How can this boy on the end of a diving board help being compared and contrasted with the millions of child labourers in India and other places, at the sweaty end of the Primark profit-chain? How can the sight of this child with the eyes of the world on him not remind us of the millions of lives which are destroyed each year so that we can cheer ourselves up cheaply with a new shirt or dress every week, so that consumerism can get its quick fix behind the bikesheds?
The answer to both questions must be because it must seem natural to us that these lives are destroyed. Otherwise, we would never shop again with confidence. Just as it seems natural and worthy that India is now a rich and powerful country, with a growing oligarchy of billionaires, and a market presence to be proud of.
It is also natural that with access to such token wage bills, Indian entrepreneurs should attract manufacturing jobs away from the west, causing unemployment, but at the same time, making unemployment more tolerable by reducing the cost of clothes in Primark. And naturally, unemployment is more tolerable in Britain than in India because we have a welfare state. So isn't it time India had one too? Now that she is an embryonic super power. In fact, isn't it time that the western business cabals started demanding that India bear its fair share of global poverty, and allow the jam of manufacturing employment to be spread a little thinner but a little wider. In other words, it is time that the CBI started lecturing India (and China) on social policies it would once have described as socialist.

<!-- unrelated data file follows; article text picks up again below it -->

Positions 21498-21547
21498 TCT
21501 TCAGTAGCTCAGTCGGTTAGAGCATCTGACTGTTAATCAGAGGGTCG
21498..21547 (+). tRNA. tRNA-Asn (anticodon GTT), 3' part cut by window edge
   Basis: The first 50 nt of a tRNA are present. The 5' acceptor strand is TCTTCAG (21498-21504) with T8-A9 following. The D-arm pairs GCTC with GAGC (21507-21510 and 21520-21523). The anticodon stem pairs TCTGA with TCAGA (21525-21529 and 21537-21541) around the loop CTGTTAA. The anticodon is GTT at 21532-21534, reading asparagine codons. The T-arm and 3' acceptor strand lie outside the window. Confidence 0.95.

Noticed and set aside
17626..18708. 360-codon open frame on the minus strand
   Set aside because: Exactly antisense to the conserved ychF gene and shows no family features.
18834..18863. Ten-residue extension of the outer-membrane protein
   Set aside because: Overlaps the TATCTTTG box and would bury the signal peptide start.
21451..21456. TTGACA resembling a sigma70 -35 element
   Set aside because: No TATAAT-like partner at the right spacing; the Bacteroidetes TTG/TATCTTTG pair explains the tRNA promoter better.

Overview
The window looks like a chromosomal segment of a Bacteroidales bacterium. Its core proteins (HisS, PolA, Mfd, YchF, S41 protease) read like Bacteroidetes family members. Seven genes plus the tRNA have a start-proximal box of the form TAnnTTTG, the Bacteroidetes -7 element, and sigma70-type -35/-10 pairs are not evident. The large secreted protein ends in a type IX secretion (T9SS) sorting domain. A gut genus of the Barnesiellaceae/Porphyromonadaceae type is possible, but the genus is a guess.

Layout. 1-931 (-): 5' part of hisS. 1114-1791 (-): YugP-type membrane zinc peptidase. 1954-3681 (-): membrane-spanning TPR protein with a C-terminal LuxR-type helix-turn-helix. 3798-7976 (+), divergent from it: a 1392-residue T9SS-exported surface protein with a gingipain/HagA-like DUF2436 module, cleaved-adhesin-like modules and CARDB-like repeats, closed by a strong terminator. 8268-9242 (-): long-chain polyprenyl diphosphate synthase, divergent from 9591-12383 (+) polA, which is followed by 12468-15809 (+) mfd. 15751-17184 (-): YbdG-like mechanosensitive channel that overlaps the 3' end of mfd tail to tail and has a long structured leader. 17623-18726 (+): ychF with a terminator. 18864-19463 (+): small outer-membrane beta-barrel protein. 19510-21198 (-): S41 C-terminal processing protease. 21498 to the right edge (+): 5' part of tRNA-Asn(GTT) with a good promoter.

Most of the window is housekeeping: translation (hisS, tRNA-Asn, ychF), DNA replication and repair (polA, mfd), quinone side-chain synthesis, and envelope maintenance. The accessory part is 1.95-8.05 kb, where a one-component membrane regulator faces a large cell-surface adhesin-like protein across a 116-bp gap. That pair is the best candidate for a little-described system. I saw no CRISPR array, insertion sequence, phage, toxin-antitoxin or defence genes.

This is assuming, of course, that the likes of the CBI do not relish the prospect of India sliding into a form of Neo-Feudalism, based essentially on slave labour - because if they are prepared to accept that political model in India, why should we assume they would be hostile to it in Britain? Especially as it seems to be so profitable. In fact, why should Digby Jones have any problems with the Chinese political model, given how stable and long-lasting it obviously is.
Whatever muffled outburts of defiance we get to see in the smoggy Beijing august, it's safe to predict that there won't be many demands for fair housing benefit and access to universal trade union rights from many western media machines. And yet without this economic safety net, a system based on a vote every 5 years is a pale imitation of democracy, and can still run on slavery, as India, the biggest democracy of all, shows.
Beijing Olympics 2008